Daniel Berlyne

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Daniel Ellis Berlyne (April 25, 1924 – November 2, 1976)[1] was a British and Canadian psychologist and philosopher. Berlyne worked at several universities both in Canada and the United States. His work was in the field of experimental and exploratory psychology. Specifically, his research focused on how objects and experiences are influenced by and have an influence on curiosity and arousal.[2]

Biography[edit]

Berlyne was born in Salford, Greater Manchester, England on April 1924.[1] There he attended the Manchester Grammar School. In 1953 Berlyne was forced to leave the United States because of problems with his visa. He worked in Scotland as a professor until his return to the United States in 1957.[1]

Education[edit]

Berlyne attended Cambridge University in Great Britain. From there he received his Bachelor's Degree in 1947 and Master's Degree in 1949. From there he went to Yale University where, while teaching full-time at Brooklyn College in New York City, he earned his PhD in 1951.[1]

Awards and recognition[edit]

Berlyne held fellowships at the Royal Society of Canada, the British Psychological Society, and at several other American and Canadian psychological associations. He also served as president of the Canadian Psychological Association from 1971 to 1972 and of the General Psychology and Psychology and Arts departments of the American Psychological Associations from 1973 to 1974. That year, 1974, he was co-president of the XVIIIth International Congress of Applied Psychology in Montreal, vice president of the Canadian and American departments of the Interamerican Society of Psychology, and as president of the International Association of Empirical Aesthetics.[2]

Work[edit]

Academic and teaching[edit]

Berlynes first academic teaching position was at St. Andrew's University in Scotland while he was still a student at Cambridge. He then worked at Brooklyn College while pursuing his PhD at Yale University. During his return to Great Britain, Berlyne worked at the University of Aberdeen for four years, from 1953 until 1957. He was also a resident member at the Centre International d'Epistemologie Genetique in Geneva, Switzerland from 1958 to 1959, and a visiting scientist and the National Institute of Mental Health in Maryland from 1959 until 1960. He worked as an associate professor at Boston University until 1962, when he was hired as a professor of psychology at the University of Toronto, where he remained until his death in 1976.[2]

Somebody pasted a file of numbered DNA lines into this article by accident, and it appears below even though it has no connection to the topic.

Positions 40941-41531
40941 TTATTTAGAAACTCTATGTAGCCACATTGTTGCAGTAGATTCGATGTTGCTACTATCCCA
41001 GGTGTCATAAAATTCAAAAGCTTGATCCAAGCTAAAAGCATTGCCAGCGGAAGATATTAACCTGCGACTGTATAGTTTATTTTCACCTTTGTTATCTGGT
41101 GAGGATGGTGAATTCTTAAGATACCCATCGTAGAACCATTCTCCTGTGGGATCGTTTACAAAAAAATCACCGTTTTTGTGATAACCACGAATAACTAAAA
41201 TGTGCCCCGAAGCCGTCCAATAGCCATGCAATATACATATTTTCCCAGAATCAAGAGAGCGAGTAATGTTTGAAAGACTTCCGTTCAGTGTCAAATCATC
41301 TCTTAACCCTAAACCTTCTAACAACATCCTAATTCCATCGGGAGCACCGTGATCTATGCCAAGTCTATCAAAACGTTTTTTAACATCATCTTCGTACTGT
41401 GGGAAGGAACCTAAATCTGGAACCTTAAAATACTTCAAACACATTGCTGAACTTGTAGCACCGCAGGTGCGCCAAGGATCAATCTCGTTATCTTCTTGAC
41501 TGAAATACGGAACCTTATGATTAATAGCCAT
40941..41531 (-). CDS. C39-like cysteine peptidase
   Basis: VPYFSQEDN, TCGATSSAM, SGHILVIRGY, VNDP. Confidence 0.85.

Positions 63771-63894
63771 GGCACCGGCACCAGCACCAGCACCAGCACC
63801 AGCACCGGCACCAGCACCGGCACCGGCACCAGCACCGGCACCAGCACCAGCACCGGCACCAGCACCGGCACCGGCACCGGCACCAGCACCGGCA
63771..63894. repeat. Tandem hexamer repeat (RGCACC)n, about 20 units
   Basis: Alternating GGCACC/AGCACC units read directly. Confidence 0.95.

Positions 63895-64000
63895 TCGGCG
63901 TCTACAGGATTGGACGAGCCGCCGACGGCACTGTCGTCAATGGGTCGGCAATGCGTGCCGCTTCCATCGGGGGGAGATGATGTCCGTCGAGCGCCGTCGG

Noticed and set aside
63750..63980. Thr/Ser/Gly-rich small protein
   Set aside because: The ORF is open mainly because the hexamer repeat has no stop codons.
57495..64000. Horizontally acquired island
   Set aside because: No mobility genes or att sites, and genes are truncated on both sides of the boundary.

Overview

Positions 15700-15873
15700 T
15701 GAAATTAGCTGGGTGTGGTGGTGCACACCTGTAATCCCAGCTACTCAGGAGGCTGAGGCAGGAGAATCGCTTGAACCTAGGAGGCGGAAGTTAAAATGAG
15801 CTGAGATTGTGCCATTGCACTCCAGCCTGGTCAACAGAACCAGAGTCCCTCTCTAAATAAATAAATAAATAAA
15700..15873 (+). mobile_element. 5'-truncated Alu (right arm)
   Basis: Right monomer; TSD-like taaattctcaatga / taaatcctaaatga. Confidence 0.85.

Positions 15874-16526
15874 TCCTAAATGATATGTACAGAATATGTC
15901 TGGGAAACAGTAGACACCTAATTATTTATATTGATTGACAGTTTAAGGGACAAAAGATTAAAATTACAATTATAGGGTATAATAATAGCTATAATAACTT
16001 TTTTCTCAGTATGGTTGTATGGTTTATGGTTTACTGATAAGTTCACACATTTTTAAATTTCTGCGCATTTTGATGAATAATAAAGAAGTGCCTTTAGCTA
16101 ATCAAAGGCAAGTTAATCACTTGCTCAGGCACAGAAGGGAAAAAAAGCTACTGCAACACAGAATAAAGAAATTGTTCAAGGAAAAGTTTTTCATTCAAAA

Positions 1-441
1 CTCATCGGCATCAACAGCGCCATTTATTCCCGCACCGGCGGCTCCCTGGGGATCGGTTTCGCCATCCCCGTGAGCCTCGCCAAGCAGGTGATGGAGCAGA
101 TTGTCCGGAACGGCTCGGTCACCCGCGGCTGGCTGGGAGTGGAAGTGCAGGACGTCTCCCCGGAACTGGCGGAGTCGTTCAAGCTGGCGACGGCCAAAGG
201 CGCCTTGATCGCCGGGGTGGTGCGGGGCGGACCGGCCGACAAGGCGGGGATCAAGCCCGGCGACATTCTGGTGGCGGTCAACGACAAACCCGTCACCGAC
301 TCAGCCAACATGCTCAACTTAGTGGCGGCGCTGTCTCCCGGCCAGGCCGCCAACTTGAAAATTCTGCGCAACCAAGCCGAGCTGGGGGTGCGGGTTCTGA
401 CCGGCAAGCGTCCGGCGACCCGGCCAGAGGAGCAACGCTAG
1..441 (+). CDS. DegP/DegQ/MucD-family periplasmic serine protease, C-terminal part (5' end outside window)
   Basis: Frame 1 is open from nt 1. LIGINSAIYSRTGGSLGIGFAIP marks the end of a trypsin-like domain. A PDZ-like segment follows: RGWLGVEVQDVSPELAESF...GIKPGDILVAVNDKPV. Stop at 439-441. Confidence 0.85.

Writing[edit]

Berlyne has published seven books, including: Conflict, Arousal and Curiosity (1960), Humor and its Kin (1972), Invited Commentary: B.F. Skinner's Beyond Freedom and Dignity (1972), and Behaviorism? Cognitive Theory? Humanistic Psy-chology?— To Hull with Them All (1974). He has also authored hundreds of articles and chapters such as 'Interest' as a Psycho¬logical Concept in 1949, an article which he claims to have introduced the concept of curiosity into psychological literature.[2]

Philosophy and research[edit]

Berlyne is often considered the heir to C.L. Hull's Hullian School of behavior.[1] Thus, most of Berlyne's work focused on the effects of and reactions to curiosity and arousal, rather than focus on the ideas as states of being. His work focused on "why organisms display curiosity and explore their environment, why they seek knowledge and information".[1] He believed that objects impact on three levels, psychophysical, environmental, and collative. The last of these was a term coined by Berlyne which attempted to describe the hedonic levels of arousal fluctuation through stimuli such as novelty, complexity, surprisingness, incongruity. Ultimately, he believed that arousal was best and most effective when at a moderate level and influenced by the complexity and novelty of the arousing object.[3]

References[edit]

  1. ^ a b c d e f Konečni, Vladimir J. (1978). "Daniel E. Berlyne (1924–1976)" (PDF). American Journal of Psychology 91 (1): 133–137. Retrieved 2014-03-29. 
  2. ^ a b c d Furedy, John J. "DANIEL BERLYNE (1924-76): BIBLIOGRAPHICAL ANALYSIS". psych.utoronto.ca. Retrieved 2014-03-29. 
  3. ^ https://books.google.com/books?id=be0VYic5iWwC&pg=PA43

External links[edit]